The streaming service hoped to add 2.5 million net new members over the last three months, but only managed 1.7 million. In the US, Netflix added 160,000 new members compared to the 500,000 it expected to. Globally, it tallied 1.5 million new members compared to the 2 million it predicted.
"We are growing, but not as fast as we would like or have been," Netflix said in its Q2 letter (PDF) to shareholders.
While it met its gross additions target, it was hit by churn – the exit of existing members – that "ticked up slightly and unexpectedly."
The company pretty much explained the churn as the result of April press coverage of its un-grandfathering efforts to move longer tenured members off its old pricing structure and onto its new, more expensive one. It’s always the media’s fault, right?
Netflix has introduced higher subscription prices over the past two years, but delayed the $ 1 increase for users who’d been around for a while. The price hikes finally started impacting these grandfathered members a few months ago.
"We think some members perceived the news as an impending new price increase rather than the completion of two years of grandfathering," Netflix said.
Those who gutted out the price hike aren’t leaving, the company noted, it’s just the ones who thought their subscription price was going up (which it was) and decided not to wait for that to happen, or left shortly after.
Not worried, yet
The company, which remains the biggest player in the streaming game, is taking a long view of the situation, noting that while "un-grandfathering and associated media coverage may moderate near-term membership growth, we believe that un-grandfathering will provide us with more revenue to invest in our content to satisfy members, thus driving long-term growth."
Netflix isn’t wavering from un-grandfathering and plans to complete it this year, bringing everyone in the US to its $ 7.99 SD, $ 9.99 HD and $ 11.99 UHD per month price structure.
Its stock plummeted 16% when the earnings report came out, and is still down in after-hours trading.
Can Netflix weather the storm?
Though it feels like a new streaming service arises everyday, Netflix doesn’t think competition "contribute[d] materially to our miss in Q2." It sees itself stacking up more closely against linear TV watching hours, rather than other on-demand services.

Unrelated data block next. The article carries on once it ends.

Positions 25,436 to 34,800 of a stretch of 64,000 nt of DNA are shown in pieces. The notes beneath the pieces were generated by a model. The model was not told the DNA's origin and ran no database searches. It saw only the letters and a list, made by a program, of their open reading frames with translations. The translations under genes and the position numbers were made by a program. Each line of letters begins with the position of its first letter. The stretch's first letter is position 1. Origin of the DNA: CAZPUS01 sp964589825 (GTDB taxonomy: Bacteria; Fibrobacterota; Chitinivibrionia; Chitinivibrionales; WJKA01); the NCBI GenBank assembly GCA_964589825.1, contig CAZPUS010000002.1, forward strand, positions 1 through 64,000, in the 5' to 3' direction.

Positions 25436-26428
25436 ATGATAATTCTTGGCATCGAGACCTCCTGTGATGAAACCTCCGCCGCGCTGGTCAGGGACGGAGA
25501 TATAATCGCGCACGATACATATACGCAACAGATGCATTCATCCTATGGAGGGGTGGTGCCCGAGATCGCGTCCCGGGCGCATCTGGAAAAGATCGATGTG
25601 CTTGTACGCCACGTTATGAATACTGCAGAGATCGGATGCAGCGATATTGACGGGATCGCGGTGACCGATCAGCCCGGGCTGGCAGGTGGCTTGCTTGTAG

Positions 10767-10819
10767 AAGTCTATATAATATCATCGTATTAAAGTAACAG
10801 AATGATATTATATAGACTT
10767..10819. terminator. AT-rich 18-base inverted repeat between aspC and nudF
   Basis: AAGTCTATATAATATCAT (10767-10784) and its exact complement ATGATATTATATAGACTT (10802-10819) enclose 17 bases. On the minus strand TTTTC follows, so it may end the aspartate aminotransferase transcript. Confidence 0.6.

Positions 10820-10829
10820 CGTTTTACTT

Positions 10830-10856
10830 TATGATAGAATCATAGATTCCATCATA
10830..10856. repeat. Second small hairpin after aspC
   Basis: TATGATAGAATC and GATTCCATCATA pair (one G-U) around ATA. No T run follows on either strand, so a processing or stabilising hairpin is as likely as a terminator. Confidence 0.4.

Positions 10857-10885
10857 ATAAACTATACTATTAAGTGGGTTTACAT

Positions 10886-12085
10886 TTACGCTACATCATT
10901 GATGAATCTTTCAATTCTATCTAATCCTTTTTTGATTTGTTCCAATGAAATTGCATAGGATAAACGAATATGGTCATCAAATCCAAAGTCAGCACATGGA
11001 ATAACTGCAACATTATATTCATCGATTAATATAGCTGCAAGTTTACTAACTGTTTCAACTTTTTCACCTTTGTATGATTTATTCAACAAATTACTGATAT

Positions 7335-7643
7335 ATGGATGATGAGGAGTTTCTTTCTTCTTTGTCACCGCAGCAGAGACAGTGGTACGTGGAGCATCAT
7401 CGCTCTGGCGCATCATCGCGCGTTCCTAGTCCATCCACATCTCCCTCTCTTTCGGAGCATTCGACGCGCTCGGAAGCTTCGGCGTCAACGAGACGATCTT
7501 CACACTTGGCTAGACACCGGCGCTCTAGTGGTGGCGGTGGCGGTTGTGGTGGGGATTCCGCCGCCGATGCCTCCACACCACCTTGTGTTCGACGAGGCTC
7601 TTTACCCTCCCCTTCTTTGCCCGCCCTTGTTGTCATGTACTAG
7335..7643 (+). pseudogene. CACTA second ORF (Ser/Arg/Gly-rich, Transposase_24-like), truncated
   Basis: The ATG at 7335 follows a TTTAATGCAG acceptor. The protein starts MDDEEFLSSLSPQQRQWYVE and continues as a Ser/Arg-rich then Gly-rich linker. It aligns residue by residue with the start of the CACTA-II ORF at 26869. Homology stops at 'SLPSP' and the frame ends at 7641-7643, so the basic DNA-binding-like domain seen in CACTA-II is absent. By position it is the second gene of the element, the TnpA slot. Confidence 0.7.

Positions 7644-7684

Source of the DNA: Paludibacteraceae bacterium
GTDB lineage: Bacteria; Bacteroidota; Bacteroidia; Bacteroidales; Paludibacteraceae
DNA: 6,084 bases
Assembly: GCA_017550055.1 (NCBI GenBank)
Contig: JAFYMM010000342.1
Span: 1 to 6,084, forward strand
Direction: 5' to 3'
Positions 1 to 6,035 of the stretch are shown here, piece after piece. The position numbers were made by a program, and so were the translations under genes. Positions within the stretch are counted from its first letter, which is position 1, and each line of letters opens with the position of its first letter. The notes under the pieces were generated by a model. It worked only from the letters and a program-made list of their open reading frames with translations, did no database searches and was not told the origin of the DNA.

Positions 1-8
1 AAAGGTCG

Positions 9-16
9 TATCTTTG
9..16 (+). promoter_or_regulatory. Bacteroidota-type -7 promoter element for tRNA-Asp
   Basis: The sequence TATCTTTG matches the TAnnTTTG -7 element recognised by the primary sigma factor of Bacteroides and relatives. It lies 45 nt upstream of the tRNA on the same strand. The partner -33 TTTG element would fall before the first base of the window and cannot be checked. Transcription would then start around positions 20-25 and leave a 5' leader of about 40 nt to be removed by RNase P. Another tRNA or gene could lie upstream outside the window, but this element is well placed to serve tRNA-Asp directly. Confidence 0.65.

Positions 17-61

Netflix is still top dog, but with more services like Amazon Prime Instant Video, Hulu, Sling TV, YouTube Red, Now TV and others continually improving their offerings, it may see more unsatisfied un-grandfathered customers leaving for greener streaming pastures as time goes on.
It also doesn’t "believe market saturation is a key factor in the US," though it’s definitely seen slower growth domestically in the last few quarters than perhaps it’d like to admit.
While Netflix welcomed a tsunami of new users in the beginning of the year thanks to its international expansion, it rightly predicted that it wouldn’t be able to replicate that success in Q2. The question is, where does it go from here?
Well, it still anticipates bringing in 300,000 new US members in Q3 and 2 million internationally. Localization in Poland and Turkey appears to be part of its immediate plan to grow new members globally, and it will localize in regions as it makes sense to do so. China, meanwhile, won’t join its member country ranks anytime soon due to a regulatory climate that’s "become more challenging."
Netflix fully expects to reach 60 to 90 million members in the US at some point (it currently has just over 47 million). It will no doubt continue to produce some of the best content available, which will do its part in attracting and keeping users. Still, questions are bubbling to the surface about how it plans to add so many new US members and continue its global momentum, which is already showing signs of slowing, in an increasingly competitive landscape.
It sounds every bit determined to stay the course, though our advice is to shelve any future un-grandfathering plans it’s cooked up in the interim.
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